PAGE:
Norah drew this family portrait on her dry erase board last night. I asked where her baby sister was. In previous pictures you can see the baby in my stomach. She assured me that I was pregnant in the picture, "You just can't see the baby cause your shirt and skin is over it." So, now her art work is taking on more realism. But, if that's the case, what is she trying to say about the size of my head... or her dad's?

Monday, January 12, 2009

F is for Football

Dwayne watched the playoff game between the Philadelphia Eagles and the New York Giants on Sunday. The Eagles won 23 to 11. They will play the Cardinals next Sunday. The last time those two teams were matched up, the Eagles won the game by a long shot as well.

My husband grew up in Pennsylvania, so he usually roots for his home teams, whatever the sport. Dwayne doesn't watch a lot of sports, in general, which I appreciate. But, this time of year it's fun to watch, even for me, because the Superbowl is fast approaching. And, isn't every American a football fan on that day?

Here's a bit of trivia for you Eagles fans.

The Eagles got their mascot from the symbol used for the NRA, National Recovery Administration, one part of FDR's New Deal that was eventually ruled unconstitutional by the US Supreme Court. But, the name has stuck since that time in the 1930's.

Sunday, January 11, 2009

This is a recent photo of snow covered logs on our wood pile in the backyard.
I wonder how may insects are hiding there.

Where do insects go in the winter?

I've heard and seen the footage of the millions of monarch butterflies migrating south for the winter. It's awe inspiring. But, I've been wondering where all the other insects go this time of year.

I did some reading and found out that there are quite a few insects who travel to warmer places to wait out the winter, just like the monarchs. But, most insects prefer to stay put where they are and do some interesting work in order to survive the oncoming cold.

Insects are cold blooded, meaning their internal temperatures fall (or rise) with temperatures outside. So, the winter presents them with unique dangers. Just as the water in ponds or lakes will freeze, any water that is inside an insects' bodies could freeze, too. If it did, it would expand, like water always does when it freezes, and at some point, the newly formed ice crystals inside the insects' bodies would literally tear their six legs off their bodies from the inside out.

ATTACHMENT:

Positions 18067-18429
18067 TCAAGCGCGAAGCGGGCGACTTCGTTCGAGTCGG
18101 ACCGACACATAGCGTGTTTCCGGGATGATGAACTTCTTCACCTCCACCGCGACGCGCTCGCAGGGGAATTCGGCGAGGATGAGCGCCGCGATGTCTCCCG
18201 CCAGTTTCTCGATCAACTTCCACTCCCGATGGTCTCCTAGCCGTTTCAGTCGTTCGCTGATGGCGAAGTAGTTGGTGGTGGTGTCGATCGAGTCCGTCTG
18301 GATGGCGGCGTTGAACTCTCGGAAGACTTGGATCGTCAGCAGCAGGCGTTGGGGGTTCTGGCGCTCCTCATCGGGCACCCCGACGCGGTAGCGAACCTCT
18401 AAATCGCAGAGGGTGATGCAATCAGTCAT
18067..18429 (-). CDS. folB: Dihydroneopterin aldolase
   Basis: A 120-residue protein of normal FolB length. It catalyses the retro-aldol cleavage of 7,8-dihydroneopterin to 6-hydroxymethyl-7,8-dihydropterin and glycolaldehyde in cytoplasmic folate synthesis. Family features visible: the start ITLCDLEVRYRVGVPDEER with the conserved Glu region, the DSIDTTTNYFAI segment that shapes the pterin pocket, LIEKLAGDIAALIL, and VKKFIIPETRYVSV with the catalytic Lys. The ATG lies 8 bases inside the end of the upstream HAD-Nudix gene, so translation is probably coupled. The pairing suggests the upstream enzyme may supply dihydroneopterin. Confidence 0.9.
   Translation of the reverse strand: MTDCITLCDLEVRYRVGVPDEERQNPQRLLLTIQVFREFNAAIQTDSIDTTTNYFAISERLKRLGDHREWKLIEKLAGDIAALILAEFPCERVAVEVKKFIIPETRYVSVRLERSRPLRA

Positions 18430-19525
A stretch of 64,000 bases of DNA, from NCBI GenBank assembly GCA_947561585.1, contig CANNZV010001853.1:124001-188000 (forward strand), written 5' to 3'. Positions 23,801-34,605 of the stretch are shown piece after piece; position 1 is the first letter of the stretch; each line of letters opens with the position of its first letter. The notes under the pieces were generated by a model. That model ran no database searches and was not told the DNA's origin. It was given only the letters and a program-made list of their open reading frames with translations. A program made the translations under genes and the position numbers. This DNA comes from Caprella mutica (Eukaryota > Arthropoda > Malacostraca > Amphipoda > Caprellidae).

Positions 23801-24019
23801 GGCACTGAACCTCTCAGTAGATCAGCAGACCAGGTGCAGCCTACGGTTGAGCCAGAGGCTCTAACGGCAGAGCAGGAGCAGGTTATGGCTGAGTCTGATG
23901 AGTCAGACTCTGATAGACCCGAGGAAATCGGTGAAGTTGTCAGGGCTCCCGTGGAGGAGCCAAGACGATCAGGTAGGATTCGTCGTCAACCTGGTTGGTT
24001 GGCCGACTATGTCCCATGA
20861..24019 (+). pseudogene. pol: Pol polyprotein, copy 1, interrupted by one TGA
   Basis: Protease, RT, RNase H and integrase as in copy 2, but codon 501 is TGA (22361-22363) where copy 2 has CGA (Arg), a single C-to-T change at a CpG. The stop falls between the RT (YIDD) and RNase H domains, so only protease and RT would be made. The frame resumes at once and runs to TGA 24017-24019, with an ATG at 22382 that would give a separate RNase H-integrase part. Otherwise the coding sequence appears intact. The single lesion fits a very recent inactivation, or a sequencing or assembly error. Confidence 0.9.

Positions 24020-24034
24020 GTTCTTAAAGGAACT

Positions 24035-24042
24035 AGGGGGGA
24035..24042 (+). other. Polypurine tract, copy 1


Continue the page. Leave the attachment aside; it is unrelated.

But, to get around this fact of nature, insects do an awesome trick. They reduce the amount of water inside their bodies and replace it with a substance called glycerol that has many of the same attributes as antifreeze. That's right. Insects make their own antifreeze! Who knew?!

For extra protection from the cold, insects will also do something like burrow into the ground under layers and layers of fallen leaves. As the snow falls thicker over those leaves on the ground, insects will be even more insulated there as the weather gets more harsh above them. Many insects also prefer to hide in, between or under empty logs within something like a cocoon they build to insulate themselves even more from the cold. In these hiding places, insects rest, much like bears hibernate, until the temperatures outside are warm enough and there is enough new vegetation growing in the spring for them to survive on again.

So, like me, insects are hiding away "indoors," snuggling up to stay warm this winter. And, just when I feel like it is warm enough to venture back outdoors in the spring, the insects will begin thawing out and they will be ready to greet me there.

Saturday, January 10, 2009

Consider creating a picture file.

Today I cut the twelve pictures off a calendar we received in the mail from our insurance company. The calendar had vivid prints of a family of white wolves, a polar bear, a bay seal, a moose, a mountain lion, etc. I mounted each picture to construction paper and labeled them. I plan to take them to the local teacher's store to have them laminated, then add them to a large plastic file folder where I keep the other pictures we've collected.

My mom started this picture file when I was in kindergarten more than twenty years ago. She was in college getting her master's degree in elementary education at the time. My dad helped her with her school work at the dinner table in the evenings. When I was capable, they'd let me help, too, so her education often seemed like something we all participated in. I have memories of my dad cutting and mounting, cutting and mounting hundreds of photos out of stacks and stacks of magazines like National Geographic. My mom gave me this picture file last year and I have enjoyed adding to it as often as I can. I loved to look at the pictures when I was growing up and it seems like Norah loves it, too.

E is for Eric

He's Norah's main squeeze. The photo above is a portion of another coloring page Norah finished in her princess coloring book. Notice that this time she colored a beard on him to make him look more like her dad. So sweet!

is for Dwayne

My husband. My best friend. The most Christ-like person I know. Attentive father. Provider. Protector. Affectionate. Passionate. Gentle. Capable. Brilliant! Witty...